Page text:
allows strings to identify locations in the input (e.g. START: start;), and thus

renumbers all locations on parsing the input file.

This is downloadable from http://aprove.informatik.rwth-aachen.de/.

for termination

10

public static void

main(String... args) {

int n = args.length;

int m = 2 * (n + 1);

while (n > 0) {

if (m <= 0) {

n++; m++;

} else {

n--; m--; }}}}

private Ex2 next = null;

public Ex2(Ex2 n) { next = n; }

public static void

main(String... args) {

int n = args.length;

Ex2 list = null;

while (--n > 0)

list = new Ex2(list);

int length = 0;

while (list != null) {

length++;

list = list.next; }}}

C.1

T2 as a CTL Prover

In this section, we demonstrate how one can verify C programs using the CTL

option in T2. In the following demonstration, we will show how we can verify

the property EFAG x 0. As demonstrated above, we use llvm2kittel to generate

a T2 input file for the program from Fig. 1(a), stored as ex0.t2. Note that the

LLVM compilation process may slightly modify program variable names. Thus,

the variables used to specify the CTL property must be changed accordingly as

well. We now run T2 as follows:

$ ./T2 -input_t2 ctl-ex.t2 -CTL "[EF]([AG](x <= 0))"

T2 program prover/analysis tool.

Temporal proof succeeded

One can additionally specify the -print proof option, which outputs the locationspecific preconditions generated for each sub-formula. The precondition is a tuple

with the first argument being a program location, and the second being the precondition.

That is, a precondition a for a CTL sub-formula takes the form

V

(pc

=

i

i

C.2

Below we show properties which can be expressed in Fair-CTL and CTL , but not

CTL nor LTL. We write these properties in CTL , a superset of CTL and LTL.

Properties expressible in Fair-CTL. For brevity, when expressing Fair-CTL properties we write for GFpGFq. A state property is indicated by and p and

q are subsets of program states, constituting our fairness requirement (infinitely

often p implies infinitely often q).

The property E[ G] generalizes fair non-termination, that is, there exists

an infinite fair computation all of whose states satisfy the property . The

11

property A G[1 A( F2 )] indicates that on every fair path, every

1 state is later followed by a 2 state. In [5], we verify said property for a

Windows device driver, indicating that a lock will always eventually be released

in the case that a call to a lock occurs, provided that whenever we continue to

call a Windows

a desired value (fairness).

API repeatedly, it will eventually return

Similarly, A G[1 A( FE( G2 ))] dictates that on every fair

path whenever a 1 state is reached, on all possible futures there is a state which

is a possible fair future and 2 is always satisfied. For example, one may wish to

verify that there will be a possible active fair continuation of a server, and that

it will continue to effectively serve if sockets are successfully opened. Below we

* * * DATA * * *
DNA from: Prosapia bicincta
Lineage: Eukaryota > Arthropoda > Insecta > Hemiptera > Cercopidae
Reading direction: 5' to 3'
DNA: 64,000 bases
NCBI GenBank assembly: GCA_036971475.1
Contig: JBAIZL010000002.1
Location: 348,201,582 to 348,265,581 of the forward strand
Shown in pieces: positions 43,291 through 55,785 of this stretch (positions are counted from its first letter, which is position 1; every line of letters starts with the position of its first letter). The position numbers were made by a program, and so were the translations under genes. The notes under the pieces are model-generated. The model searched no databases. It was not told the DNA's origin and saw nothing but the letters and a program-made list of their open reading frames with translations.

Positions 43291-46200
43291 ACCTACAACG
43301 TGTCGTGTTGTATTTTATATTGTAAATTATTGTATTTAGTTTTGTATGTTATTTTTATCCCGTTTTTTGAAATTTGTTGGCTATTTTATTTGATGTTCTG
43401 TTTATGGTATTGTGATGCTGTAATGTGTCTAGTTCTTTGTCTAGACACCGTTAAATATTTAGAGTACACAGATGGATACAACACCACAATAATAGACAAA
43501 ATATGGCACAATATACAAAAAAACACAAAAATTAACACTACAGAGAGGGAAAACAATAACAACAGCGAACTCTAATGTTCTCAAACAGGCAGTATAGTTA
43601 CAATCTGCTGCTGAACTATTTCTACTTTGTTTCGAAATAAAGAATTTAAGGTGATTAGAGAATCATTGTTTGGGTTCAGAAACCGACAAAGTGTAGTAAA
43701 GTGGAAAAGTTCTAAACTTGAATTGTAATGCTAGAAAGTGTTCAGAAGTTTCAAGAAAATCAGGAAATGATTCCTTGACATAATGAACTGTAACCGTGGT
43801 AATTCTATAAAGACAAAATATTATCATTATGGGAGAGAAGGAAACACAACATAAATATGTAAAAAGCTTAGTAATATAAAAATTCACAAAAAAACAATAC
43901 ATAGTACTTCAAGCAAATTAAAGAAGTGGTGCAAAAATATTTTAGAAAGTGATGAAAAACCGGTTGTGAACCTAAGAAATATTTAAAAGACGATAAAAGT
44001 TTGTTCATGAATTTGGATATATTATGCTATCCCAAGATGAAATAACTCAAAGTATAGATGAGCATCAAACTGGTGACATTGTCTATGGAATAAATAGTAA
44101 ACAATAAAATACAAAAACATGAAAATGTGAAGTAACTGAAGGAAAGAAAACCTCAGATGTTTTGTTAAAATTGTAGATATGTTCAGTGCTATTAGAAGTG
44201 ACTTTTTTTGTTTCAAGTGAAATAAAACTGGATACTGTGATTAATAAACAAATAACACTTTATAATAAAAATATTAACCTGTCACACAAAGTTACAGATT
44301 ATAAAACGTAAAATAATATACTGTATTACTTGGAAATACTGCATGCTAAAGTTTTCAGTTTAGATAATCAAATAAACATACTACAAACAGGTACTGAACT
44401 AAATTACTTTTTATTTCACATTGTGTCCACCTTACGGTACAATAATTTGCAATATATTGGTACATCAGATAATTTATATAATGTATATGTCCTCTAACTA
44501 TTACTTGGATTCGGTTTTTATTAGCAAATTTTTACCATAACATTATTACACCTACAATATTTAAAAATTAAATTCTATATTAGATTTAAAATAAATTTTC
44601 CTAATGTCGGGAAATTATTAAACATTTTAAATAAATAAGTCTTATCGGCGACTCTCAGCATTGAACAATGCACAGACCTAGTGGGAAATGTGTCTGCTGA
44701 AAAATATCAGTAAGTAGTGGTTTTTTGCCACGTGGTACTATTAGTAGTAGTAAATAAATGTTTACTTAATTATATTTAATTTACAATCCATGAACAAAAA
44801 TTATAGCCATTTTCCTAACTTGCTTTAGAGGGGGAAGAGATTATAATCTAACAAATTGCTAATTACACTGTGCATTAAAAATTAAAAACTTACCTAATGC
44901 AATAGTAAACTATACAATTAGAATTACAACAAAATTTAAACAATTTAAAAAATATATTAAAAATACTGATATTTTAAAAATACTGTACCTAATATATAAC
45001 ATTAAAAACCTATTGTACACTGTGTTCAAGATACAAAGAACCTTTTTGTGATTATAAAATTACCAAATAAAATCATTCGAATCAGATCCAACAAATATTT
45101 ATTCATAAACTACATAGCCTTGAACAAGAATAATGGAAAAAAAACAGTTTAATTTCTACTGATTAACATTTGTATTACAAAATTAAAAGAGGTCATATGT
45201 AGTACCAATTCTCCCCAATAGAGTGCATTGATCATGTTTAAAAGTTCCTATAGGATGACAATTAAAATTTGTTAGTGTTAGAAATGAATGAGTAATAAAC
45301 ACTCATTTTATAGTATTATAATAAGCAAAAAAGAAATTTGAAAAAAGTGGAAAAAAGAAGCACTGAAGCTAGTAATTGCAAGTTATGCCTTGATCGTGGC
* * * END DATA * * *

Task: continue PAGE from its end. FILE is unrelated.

demonstrate how we can verify our Bakery algorithm benchmark from [5] with

a CTL property and a fairness constraint for GFpGFq:

$ ./T2 -input_t2 test/bakery.t2

-CTL "[AG](NONCRITICAL <= 0 || ([AF](CRITICAL > 0)))"

-fairness "(P == 1, Q == 1)"

T2 program prover/analysis tool.

Temporal proof succeeded

Properties expressible in CTL . Below are properties that can only be afforded

by the extra expressive power of CTL , which subsumes Fair-CTL. These liveness

properties are utilized in [7] to verify systems such as Windows kernel APIs that

acquire resources and APIs that release resources.

The property EFG(x (EGF x)) conveys the divergence of paths. That

is, there is a path in which a system stabilizes to x, but every point on said

path has a diverging path in which x holds infinitely often. This property is not

expressible in CTL or in LTL, yet is crucial when expressing the existence of fair

paths spawning from every reachable state in a system. In CTL, one can only

examine sets of states, disallowing us to convey properties regarding paths. In

LTL, one cannot approximate a solution by trying to disprove either FG x or

GF x, as one cannot characterize these proofs within a path quantifier.

Another CTL property AG (EG x) (EFG y) dictates that from every

state of a program, there exists either a computation in which x never holds

or a computation in which y eventually always holds. The linear time property

G(Fx FG y) is significantly stricter as it requires that on every computation

either the first disjunct or the second disjunct hold. Finally, the property EFG (x

(AF y)) asserts that there exists a computation in which whenever x does not

hold, all possible futures of a system lead to the falsification of y. This assertion

is impossible to express in LTL. Below we demonstrate how we can verify one of

our benchmarks from [7]:

-ctlstar "E F(G (((keA <= 0) || (E F (keR == 1)))))

T2 program prover/analysis tool.

Temporal proof succeeded

12

T2 options

T2 provides a --help command line switch. However, the following switches are

noteworthy:

--log turns on live logging, so that T2 reports every attempted proof step

in detail (e.g., expansion of leaves in the Impact safety procedure, found

counterexamples, program refinements, ...).

--safety implementation allows to pick the used back-end safety solver.

Currently, this supports the internal impact, and Z3s spacer (the default)

and pdr. There is also an experimental mode that runs spacer and bmc

(bounded model checking) in parallel.

--lexicographic off forces T2 to use the original TERMINATOR method

based on disjunctively well-founded transition invariants.

--try nonterm false turns off the non-termination prover, useful for when

such proofs would be unsound due to over-approximating pre-processing.

13